Are you sick of all of the wonderful pitches, tips and magical scripts you’ve heard on cold calling? Are you also tired of listening to the naysayers that cold calling is impossible, useless and has no place today?
Well cold calling does indeed still have a place on today’s sales playing ground, and while the face of this tried and true sales activity may have changed and evolved, it is still effective.
Below are three cold calling tips that will help bring back that feeling you used to have when you thought that people you called actually had an interest in talking to you. The following techniques will not solve all of your cold calling issues, but they will certainly help your calls start out a little bit warmer.
#1- Kill the Enthusiasm
In the beginning of the telephone call, tone down the enthusiasm and get rid of the big smile. The old idea that if you are excited and enthusiastic about the call, the prospect will also become excited, is just plain nonsense.
That fake, unnecessary, overenthusiastic attitude at the beginning of the call acts like a warning beacon to your potential customers, screaming “BEWARE…TELEMARKETER CALLING!” It projects the image of the stereotypical telemarketer and forces people to react with defensive indifference. Be professional and pleasant, but not overjoyed.
#2- Reflect a Similar Pace and Tone
At the outset of the call, listen for the prospect’s mood and attitude. It is easier to sense than you may think. Just listen and get an idea of the person’s mental disposition. Then reflect back a similar or like attitude and mood. This does not mean that you should mimic or copy the prospect.
For example, if the prospect is very upbeat and jolly when they answer; be a little upbeat yourself. On the other hand, if the prospect is more sombre and businesslike, also be a little more serious. Just slightly adapt to the prospect’s current temperament.
#3 – Match Pace of Speech
Like the above tip, you need not mimic the prospect or try to imitate accents, but try to stay in tune with the prospect’s speed. If the prospect talks very fast, then speed up a little. Or slow down when you have someone who talks very slow.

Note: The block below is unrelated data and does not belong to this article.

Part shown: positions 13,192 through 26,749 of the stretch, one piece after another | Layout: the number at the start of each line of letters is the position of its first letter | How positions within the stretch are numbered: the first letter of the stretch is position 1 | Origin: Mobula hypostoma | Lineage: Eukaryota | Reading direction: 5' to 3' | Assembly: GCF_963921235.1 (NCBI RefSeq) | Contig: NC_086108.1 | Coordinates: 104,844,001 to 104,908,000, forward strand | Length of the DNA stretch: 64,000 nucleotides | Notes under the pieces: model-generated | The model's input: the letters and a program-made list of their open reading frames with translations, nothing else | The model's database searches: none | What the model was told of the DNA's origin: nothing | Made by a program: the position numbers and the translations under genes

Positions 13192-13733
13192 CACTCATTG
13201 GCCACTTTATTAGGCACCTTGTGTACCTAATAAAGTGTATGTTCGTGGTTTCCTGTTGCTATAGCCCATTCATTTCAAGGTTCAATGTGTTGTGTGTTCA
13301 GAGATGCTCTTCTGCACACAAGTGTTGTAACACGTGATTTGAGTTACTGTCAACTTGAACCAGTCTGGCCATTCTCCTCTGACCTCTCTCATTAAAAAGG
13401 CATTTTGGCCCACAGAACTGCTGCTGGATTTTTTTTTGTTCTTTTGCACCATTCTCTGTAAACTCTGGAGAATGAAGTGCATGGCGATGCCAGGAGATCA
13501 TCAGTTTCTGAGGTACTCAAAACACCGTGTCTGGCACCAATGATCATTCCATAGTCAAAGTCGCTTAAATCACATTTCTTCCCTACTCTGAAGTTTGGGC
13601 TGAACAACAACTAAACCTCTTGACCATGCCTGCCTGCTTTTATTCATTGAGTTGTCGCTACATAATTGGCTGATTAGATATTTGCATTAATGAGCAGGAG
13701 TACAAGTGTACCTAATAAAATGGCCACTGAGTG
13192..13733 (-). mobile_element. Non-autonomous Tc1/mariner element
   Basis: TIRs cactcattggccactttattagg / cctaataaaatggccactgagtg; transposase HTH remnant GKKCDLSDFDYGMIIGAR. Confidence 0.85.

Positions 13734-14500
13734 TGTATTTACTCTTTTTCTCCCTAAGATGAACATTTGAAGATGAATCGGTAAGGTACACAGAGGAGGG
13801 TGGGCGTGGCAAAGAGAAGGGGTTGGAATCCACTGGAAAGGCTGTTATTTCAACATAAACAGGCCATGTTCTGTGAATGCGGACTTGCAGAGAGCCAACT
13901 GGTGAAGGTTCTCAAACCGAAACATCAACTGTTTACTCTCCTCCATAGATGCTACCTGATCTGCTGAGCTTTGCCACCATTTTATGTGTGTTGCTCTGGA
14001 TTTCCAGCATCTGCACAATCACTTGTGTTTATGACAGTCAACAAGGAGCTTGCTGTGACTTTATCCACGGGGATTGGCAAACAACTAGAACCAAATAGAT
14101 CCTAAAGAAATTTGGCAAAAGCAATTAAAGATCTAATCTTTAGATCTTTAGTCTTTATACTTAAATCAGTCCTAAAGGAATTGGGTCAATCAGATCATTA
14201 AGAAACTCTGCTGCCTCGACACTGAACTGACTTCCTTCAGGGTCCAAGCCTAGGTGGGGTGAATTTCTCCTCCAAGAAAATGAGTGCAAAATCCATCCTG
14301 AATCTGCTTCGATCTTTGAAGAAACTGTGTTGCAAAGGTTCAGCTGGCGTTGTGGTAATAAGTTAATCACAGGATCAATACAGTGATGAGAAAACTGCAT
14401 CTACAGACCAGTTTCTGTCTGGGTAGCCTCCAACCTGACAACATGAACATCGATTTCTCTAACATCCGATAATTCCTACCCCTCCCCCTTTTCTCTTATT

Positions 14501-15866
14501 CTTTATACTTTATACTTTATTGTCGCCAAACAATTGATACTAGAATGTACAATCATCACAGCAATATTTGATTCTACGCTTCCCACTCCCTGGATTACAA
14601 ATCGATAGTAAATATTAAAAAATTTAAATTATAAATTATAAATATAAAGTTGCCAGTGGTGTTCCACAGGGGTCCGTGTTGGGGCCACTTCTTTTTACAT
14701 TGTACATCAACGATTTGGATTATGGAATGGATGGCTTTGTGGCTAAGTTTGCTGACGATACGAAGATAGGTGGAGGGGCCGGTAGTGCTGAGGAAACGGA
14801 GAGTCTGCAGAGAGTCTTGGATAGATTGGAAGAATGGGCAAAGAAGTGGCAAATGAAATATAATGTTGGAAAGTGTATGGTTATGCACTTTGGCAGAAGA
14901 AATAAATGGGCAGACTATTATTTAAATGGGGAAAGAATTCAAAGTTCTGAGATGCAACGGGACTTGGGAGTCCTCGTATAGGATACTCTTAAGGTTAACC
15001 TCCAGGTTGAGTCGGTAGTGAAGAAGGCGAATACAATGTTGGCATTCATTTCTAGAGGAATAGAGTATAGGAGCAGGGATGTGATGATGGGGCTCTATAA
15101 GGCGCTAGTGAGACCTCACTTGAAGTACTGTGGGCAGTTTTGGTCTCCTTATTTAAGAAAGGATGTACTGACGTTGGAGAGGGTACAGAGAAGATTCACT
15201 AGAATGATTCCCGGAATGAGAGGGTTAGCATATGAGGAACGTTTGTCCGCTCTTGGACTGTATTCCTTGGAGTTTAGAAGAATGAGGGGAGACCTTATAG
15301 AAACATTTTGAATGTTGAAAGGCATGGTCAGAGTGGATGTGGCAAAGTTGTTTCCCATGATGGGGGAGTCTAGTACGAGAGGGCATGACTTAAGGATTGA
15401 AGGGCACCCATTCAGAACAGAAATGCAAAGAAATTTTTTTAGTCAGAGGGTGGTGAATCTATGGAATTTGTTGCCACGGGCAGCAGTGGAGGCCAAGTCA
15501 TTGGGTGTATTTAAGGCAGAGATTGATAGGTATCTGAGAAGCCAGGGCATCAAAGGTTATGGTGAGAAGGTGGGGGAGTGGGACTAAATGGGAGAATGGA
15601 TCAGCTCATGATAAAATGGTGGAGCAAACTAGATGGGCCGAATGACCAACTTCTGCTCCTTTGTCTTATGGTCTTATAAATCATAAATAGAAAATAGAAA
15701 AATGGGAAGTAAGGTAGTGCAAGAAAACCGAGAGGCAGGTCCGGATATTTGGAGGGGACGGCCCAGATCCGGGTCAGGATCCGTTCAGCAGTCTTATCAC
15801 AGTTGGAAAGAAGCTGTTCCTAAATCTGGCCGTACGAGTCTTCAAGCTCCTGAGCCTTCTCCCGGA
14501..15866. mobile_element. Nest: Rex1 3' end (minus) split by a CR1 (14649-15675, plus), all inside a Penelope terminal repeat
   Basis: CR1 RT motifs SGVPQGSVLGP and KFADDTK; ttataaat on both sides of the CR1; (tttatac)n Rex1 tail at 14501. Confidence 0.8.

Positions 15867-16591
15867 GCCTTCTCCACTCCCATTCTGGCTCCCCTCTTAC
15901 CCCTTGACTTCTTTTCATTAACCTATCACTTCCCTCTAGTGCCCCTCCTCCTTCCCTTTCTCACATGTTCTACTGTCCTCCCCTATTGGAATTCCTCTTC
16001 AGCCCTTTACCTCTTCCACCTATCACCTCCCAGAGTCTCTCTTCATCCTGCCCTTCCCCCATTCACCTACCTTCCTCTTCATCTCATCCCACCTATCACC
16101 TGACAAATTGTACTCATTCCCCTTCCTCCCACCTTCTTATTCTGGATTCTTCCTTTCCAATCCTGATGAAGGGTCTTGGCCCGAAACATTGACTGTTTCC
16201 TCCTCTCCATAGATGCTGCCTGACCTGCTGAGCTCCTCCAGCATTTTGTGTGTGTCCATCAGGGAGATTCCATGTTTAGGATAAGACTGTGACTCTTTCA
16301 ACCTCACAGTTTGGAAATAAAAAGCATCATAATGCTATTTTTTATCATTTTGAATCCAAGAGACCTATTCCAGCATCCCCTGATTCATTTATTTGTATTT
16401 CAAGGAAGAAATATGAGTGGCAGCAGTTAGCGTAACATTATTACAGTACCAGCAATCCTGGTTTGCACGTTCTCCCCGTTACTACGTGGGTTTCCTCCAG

The above three tips will help you come across as a little more familiar to the prospect. They will prevent the prospect from putting up mental barriers and hopefully give you a chance to talk to an open mind.
Before I sign off, here are some more cold calling tips for you:
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(Image by Michal Marcol at FreeDigitalPhotos.net)
Just what in the world is it that really puts people off when they receive a cold call? Let’s face it; we know that for years the buying public has been becoming more frustrated and annoyed by telephone solicitation. But sometimes the reaction is near hostile.
If you are like most professional sales people, you actually don’t mind if someone tells you they are not interested or do not wish to speak with you, AFTER you had a chance to explain the reason for the call. However, often the instant response to, “Hello…” is so bad, you never get that far.
The following is an opening, a cold call introduction idea that is guaranteed to get you better, warmer responses.
The main reason for the hostility at the beginning of a cold call is the prospect’s previous experience with receiving cold calls. Chances are, this person has been bombarded with calls from the everyday, stereotypical, 80’s style Smile and Dial telemarketer. It is this fast talking, insensitive, hard-of-hearing automaton that the buyer hates and fears. What you must do is whatever is necessary to dispel that image and instantly disassociate yourself with that stereotype.
The First Few Seconds
In a cold call, you have but a precious few seconds to dispel any negative preconceived images and thoughts the prospect may have of you due to previous sales calls. In fact, the very first words, or sounds out of your mouth, will be the image the buyer receives. If those first few words remind the prospect of the Smile and Dial telemarketer, you are dead.
This is what usually happens to most telephone prospectors. In a matter of five seconds, you are into a battle, trying to overcome objections like. “I’m not interested!” or “We have no funds…” even before you have explained who you are or why you called.
The First Impression
To instantly steer the buyer’s mind away from the stereotypical image, you need to mess up. That’s right. You need to screw up your perfect sales presentation badly, right from the start. You have to understand that the prospect is used to, expecting and looking for the flawless, sharp-tongued sales person. So don’t sound like that.
Slow down, and make a few mistakes right in the beginning. Now I’m not saying that you need to stutter and stammer along for five minutes. Just a quick little “fumble” as you begin to speak.
“Ah, yes, um, is Steve in?” = Normal telephone call.
“Steve Smith in your IT department please.” = Telemarketer.
Normal and Natural
If you think about it and listen, you will see that most normal phone calls start with this natural fumble; that second or two as the caller momentarily collects his or her thoughts.
So slow down and make a mistake. It’s normal, natural and makes you sound human. Try this and you are guaranteed to add a little warmth to the reception of your cold calls.
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